Should we get a new teacher???

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Christine said: Jul 14, 2006
 Violin
2 posts

No message

said: Jul 15, 2006
 10 posts

I think that if you are unhappy with the kind of education your son is getting right now, you should definitely think about switching teachers. But, if he is learning at a steady pace, and you’re only thinking about switching cause it’s “time for a change,” then I think you should rethink that decision. I have been taking lessons for 11 years and have been through probably about 6 or 7 teachers. This constant switching started when my first (and best) teacher moved away. In the town I live in, it is extreamily hard to find a good violin teacher (suzuki or not) without driving for 2 hours in any direction. I have had many experiences with bad teachers, so in my opinion, if you can find a better teacher than the one you have now, go for it, but don’t put your son through that change without really thinking it through first.

I really regret not finding a good teacher sooner because I never got the chance to build a connection with any of my teachers after the first moved away. Having a good relationship is very important because it establishes trust and friendship between the teacher and student.

Is your son ever shy around new people? If he is, I would definitely encourage you too keep your son at the same teacher as long as you can. Shy students tend to work better with people they know than those they don’t. Moving him in this instance could set him back a few weeks because he may not be as cooperative durring the lesson times.

Either way, before making the decision to change teachers, tell your concerns to the one you’re at now. How is she to know you are unhappy with the lessons, if you don’t tell her? You can bring this up as a question in one of your son’s lessons. Say “I’ve noticed that there a lot of details my son is missing durring his practice time. Should we be worried about those now or later on?”

Christine said: Jul 15, 2006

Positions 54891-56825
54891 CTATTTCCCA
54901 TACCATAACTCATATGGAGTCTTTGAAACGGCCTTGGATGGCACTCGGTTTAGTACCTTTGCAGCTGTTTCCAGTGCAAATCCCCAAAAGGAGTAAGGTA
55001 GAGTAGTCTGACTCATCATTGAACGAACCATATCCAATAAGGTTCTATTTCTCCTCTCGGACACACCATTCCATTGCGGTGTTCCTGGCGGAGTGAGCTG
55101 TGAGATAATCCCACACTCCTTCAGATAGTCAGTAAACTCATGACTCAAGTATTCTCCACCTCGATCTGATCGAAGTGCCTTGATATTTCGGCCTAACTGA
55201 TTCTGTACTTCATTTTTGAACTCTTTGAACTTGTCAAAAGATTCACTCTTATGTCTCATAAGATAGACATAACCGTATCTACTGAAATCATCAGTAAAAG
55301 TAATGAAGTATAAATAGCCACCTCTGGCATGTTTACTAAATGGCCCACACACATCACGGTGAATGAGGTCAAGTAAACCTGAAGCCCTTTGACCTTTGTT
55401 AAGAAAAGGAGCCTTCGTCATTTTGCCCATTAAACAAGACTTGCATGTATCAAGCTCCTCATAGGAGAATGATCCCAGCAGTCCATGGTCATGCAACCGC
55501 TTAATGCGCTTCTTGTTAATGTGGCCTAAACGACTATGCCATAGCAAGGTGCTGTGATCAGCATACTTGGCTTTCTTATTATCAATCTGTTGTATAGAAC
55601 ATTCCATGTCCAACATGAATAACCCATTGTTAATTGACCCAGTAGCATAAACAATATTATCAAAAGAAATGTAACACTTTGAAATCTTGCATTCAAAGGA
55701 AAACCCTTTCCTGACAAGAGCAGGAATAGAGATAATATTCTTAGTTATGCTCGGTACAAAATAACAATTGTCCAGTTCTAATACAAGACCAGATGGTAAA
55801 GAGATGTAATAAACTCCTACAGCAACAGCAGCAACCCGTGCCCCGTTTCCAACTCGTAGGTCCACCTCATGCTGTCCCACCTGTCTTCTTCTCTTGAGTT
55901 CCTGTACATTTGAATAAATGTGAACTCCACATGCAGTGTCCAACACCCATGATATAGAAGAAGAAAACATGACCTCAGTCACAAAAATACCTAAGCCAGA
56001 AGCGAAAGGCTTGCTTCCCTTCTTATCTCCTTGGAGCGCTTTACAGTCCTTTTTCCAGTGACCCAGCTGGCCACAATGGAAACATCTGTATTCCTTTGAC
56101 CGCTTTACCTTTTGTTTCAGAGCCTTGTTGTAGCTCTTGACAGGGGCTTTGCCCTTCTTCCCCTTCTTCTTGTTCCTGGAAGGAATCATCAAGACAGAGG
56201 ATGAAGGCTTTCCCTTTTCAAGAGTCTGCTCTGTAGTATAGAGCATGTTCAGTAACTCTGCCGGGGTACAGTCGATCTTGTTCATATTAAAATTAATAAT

Violin
2 posts

No message

said: Jul 15, 2006
 104 posts

Since you say you have very little musical knowledge, I think it is important for you to increase your level of knowledge so you can make good decisions for your son. Read, read, read, and talk to other parents and take a lot of notes at your son’s lessons and ask questions when you don’t understand something.

I don’t think a switch is productive unless you have first talked to the current teacher about your goals and about your home practice environment. I also think a switch leads to disaster when you don’t know exactly what you want BEFORE you make the switch. What kind of a teacher do you want for your son? What kind of approach elicits the best response from him? What are your short-term and long-term goals for his music education? I also suggest interviewing teachers and observing their private and group lessons before making a decision. I also think it’s a good idea to get some phone numbers of current and former students from a prospective teacher—you can get a very clear picture of a teacher’s approach by talking to his or her students and/or parents. Ask very specific questions—ask what they like best about the teacher. Ask what they find difficult about working with the teacher. Find out how much parent education the teacher provides. A good teacher will gladly give out this information and a good teacher should require you to observe lessons before you join the studio. This is a long-term relationship, a costly one at that, so the responsibility for ensuring the best fit lies with the parent. A quick switch isn’t going to solve any of the problems.

Melissa said: Jul 18, 2006
 Piano, Flute
151 posts

Talk about a one-sided converstaion. :confused:
Scout? …. Where are you?

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